Happy as Lazzaro

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Happy as Lazzaro

For all of its meddling with time, Happy as Lazzaro seems to exist outside of regular temporality. The dried-out grass glows, sunlight streams in like rivers, silence is absent in favour of the chirping of cicadas and crickets. There is electricity and technology, but the clothing is anachronistic, as if it takes place in an alternate medieval era. Isolated from the rest of the world by a shallow river, the tobacco plantation known as Inviolata may as well be another planet. It isn’t until a flip phone is pulled out, with a retractable antenna for good measure, that director Alice Rohrwacher begins to slowly reveal her cards. 

Inviolata’s deceptive idyllism masks a much harsher reality. Its dilapidated farmhouses are home to dozens of sharecroppers across four generations. Food is scarce and so is money. In its opening minutes, the inhabitants argue over the single lightbulb they must share. They toil away under the eye of the ‘Queen of Cigarettes’ Marquise Alfonsina De Luna (Nicoletta Braschi), yet no matter how hard they work, they’re told they still have debts to pay. What the Marquise has failed to tell them is that sharecropping is illegal, in fact, it was abolished in Italy in 1982.[1] These oblivious workers are effectively being held as slaves, blind to the erosion of their rights. “Human beings are like animals. Set them free and they realise they are slaves locked in their own misery,” says the Marquise. The story was inspired by a real-life scandal Rohrwacher found in a newspaper involving a group of farmers who similarly weren’t told about the law change.[2]

Rohrwacher has long been fascinated with time, influenced by her childhood spent on her family’s honey farm in the Italian countryside. “My gaze was shaped by growing up in such a country in which the temporal closeness of time is never linear.” Rohrwacher said.[3] Her films attempt to reconcile with the state of the country whose identity is constantly in flux. They tell of communities entrenched in tradition, forced to play catch up to rapid modernisation. In Corpo Celeste, that community is a Catholic church resistant to change, while The Wonders follows a family of beekeepers who look for financial escape in a reality TV competition. The coexistence of past and present is the most explicit in Happy as Lazzaro, in which families are unknowingly forced to live in the past while the world moves on without them.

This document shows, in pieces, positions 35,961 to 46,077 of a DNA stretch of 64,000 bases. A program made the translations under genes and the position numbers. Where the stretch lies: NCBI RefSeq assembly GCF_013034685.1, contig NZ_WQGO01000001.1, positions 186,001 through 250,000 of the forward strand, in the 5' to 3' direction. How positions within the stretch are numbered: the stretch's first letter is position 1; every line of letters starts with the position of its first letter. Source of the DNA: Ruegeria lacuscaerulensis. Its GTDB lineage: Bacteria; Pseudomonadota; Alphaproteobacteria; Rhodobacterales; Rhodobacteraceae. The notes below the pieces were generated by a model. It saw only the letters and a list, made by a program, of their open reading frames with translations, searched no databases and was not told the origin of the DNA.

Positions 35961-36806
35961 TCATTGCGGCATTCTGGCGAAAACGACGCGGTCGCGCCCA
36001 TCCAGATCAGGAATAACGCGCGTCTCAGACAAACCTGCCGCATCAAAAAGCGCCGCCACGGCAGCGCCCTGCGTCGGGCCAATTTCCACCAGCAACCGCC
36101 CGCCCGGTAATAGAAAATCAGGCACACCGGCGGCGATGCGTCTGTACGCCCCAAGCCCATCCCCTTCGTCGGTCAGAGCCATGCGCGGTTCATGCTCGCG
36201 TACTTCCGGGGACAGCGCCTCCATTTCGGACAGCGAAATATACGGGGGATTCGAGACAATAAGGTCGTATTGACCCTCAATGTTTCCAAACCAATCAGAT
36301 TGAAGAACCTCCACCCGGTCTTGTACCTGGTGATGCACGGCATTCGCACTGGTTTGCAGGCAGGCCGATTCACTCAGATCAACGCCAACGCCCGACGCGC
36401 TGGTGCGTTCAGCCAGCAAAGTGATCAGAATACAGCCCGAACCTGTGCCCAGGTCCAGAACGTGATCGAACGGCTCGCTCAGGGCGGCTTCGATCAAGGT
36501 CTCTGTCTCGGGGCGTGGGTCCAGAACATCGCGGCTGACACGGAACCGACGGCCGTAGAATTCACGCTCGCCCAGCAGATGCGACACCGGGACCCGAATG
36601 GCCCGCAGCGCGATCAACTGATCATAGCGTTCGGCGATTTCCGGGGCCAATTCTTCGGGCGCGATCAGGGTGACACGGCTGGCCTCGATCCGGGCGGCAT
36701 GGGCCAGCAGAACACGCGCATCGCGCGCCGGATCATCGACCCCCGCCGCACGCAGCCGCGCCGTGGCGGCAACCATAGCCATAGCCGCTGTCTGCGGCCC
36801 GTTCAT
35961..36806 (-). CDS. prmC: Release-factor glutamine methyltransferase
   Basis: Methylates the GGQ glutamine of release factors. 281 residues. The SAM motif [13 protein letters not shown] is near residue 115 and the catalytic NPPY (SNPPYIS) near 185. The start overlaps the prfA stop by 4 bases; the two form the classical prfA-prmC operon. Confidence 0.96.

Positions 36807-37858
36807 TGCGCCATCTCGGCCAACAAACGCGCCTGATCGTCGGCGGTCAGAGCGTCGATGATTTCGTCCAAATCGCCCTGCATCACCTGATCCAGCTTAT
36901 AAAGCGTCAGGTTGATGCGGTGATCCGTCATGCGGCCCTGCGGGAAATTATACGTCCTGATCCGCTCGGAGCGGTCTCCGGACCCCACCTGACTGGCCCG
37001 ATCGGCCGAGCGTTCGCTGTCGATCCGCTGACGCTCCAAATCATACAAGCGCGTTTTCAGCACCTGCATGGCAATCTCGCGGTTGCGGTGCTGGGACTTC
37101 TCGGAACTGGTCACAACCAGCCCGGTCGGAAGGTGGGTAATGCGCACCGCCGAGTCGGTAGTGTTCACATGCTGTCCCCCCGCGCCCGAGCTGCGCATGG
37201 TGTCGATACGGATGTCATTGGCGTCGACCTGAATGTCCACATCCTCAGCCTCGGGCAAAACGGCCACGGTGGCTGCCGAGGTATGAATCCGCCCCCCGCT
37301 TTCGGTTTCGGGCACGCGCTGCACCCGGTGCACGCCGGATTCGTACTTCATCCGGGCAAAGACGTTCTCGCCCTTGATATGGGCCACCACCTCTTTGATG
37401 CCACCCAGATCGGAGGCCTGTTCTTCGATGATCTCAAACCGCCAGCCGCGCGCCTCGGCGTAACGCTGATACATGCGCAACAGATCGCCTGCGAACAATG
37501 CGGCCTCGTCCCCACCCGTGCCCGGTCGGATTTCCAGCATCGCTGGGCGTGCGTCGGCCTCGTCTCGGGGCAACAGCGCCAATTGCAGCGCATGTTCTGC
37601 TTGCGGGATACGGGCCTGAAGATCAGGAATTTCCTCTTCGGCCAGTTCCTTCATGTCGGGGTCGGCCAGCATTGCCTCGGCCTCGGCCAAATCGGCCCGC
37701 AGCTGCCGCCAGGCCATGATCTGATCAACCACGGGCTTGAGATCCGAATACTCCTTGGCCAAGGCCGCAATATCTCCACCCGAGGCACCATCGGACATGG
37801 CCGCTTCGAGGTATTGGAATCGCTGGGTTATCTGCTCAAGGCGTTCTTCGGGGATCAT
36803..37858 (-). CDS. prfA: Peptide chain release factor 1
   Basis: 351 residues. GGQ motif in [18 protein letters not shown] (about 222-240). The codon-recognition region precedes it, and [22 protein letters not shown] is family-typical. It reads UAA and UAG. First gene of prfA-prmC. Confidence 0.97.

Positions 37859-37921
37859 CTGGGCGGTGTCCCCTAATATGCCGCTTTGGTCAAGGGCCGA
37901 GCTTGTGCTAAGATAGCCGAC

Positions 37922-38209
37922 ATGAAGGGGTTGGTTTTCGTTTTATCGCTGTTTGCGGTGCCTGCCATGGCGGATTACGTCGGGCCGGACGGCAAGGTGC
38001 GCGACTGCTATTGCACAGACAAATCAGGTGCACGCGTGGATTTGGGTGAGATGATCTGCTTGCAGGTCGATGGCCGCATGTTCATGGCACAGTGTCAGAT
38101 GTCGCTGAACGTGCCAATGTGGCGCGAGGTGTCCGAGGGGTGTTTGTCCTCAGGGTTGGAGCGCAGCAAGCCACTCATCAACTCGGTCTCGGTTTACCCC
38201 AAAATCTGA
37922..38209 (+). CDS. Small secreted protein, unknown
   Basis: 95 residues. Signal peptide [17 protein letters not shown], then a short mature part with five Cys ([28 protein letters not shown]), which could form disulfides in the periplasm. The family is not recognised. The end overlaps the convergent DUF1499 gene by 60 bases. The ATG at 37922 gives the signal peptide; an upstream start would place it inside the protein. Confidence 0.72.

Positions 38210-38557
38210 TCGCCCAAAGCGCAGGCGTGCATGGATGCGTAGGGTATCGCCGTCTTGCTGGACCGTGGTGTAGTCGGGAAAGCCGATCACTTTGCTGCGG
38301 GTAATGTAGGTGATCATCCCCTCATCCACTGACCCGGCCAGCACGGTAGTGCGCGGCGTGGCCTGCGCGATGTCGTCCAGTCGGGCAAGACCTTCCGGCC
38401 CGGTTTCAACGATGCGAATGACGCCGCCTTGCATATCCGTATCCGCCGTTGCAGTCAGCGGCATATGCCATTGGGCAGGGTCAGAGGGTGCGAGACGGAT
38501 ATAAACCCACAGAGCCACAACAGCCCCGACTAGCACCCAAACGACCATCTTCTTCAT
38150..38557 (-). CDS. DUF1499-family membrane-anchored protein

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Happy as Lazzaro draws from fairy tales and folklore, but that dreamy quality is just a facade. There’s a twist in the film’s second half ‒ to spoil it would ruin the fun ‒ but there’s a reason for the biblical origins of the title character’s namesake.[4] The film won best screenplay at the Cannes Film Festival, and rightly so. Rohrwacher’s screenplay is full of deceptions, luring you into security before it pulls the rug out from under you.

The film has an admirer in Martin Scorsese, who saw much of Italy’s rich cinematic history in Lazzaro and signed on as an executive producer.[5] Cues are taken from Italian neorealism and magical realism, and there are echoes of Fellini and Olmi too, but Rohrwacher is no imitator ‒ she’s a singular filmmaker who weaves together something entirely more mystifying. Just as the post-war Italian neorealists found the political in the poetic, Rohrwacher ultimately wrestles with the working class lives that suffer under capitalism in her mythical folk tale. True to reality, poverty exists in cycles, and liberation from one prison does not grant immediate access to a better life. Economic despair exists both in the distant countryside and the murky outskirts of a nameless city.